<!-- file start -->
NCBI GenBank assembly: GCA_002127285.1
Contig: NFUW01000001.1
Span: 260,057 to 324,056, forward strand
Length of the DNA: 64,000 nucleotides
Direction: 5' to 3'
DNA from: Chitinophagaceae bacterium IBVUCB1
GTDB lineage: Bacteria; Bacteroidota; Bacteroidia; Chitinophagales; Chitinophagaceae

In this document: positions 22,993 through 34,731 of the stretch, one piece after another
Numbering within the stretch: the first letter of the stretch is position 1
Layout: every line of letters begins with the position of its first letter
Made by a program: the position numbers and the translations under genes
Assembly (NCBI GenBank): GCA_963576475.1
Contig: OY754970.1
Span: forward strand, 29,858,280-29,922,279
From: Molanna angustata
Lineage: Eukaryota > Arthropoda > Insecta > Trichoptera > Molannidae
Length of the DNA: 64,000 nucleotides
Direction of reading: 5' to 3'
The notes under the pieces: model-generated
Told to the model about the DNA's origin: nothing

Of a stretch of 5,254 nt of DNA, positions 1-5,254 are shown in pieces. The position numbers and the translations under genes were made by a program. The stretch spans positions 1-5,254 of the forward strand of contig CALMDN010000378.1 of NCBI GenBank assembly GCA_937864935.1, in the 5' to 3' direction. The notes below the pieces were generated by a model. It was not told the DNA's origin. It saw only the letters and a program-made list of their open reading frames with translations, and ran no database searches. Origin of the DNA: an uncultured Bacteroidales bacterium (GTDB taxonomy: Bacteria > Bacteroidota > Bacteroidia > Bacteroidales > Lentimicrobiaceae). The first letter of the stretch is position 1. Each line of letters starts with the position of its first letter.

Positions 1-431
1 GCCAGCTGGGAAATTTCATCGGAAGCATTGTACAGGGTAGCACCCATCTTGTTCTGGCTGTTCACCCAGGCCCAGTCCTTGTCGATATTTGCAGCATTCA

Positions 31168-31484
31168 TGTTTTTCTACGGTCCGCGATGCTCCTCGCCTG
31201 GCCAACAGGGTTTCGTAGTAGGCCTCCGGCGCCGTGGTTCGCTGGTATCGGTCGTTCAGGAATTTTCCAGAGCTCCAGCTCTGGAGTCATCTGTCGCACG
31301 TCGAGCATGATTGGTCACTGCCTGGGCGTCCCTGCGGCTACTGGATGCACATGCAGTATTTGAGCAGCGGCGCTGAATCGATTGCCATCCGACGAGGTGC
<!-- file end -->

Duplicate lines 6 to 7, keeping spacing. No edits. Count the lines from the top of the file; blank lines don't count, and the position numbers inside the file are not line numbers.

DNA from: Chitinophagaceae bacterium IBVUCB1
GTDB lineage: Bacteria; Bacteroidota; Bacteroidia; Chitinophagales; Chitinophagaceae